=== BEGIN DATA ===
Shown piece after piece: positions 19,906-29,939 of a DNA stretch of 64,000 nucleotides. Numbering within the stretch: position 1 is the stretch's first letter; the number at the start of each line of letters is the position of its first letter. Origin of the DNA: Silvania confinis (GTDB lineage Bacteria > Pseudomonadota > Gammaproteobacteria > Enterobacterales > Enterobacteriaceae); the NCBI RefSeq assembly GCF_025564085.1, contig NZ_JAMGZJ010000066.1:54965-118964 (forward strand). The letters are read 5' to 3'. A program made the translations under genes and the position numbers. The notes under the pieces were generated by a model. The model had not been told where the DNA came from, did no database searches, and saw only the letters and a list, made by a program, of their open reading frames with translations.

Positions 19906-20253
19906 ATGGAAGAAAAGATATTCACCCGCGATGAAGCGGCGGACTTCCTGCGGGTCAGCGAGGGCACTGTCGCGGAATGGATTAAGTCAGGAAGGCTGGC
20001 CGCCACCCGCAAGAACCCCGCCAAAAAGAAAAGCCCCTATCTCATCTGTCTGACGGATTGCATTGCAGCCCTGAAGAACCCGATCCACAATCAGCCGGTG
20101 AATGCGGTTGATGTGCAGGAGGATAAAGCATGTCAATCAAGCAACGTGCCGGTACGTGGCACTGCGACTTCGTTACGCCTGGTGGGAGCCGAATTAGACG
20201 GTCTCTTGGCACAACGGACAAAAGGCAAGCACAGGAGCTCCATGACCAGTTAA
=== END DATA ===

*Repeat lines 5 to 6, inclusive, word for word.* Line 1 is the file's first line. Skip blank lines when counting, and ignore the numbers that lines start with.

20101 AATGCGGTTGATGTGCAGGAGGATAAAGCATGTCAATCAAGCAACGTGCCGGTACGTGGCACTGCGACTTCGTTACGCCTGGTGGGAGCCGAATTAGACG
20201 GTCTCTTGGCACAACGGACAAAAGGCAAGCACAGGAGCTCCATGACCAGTTAA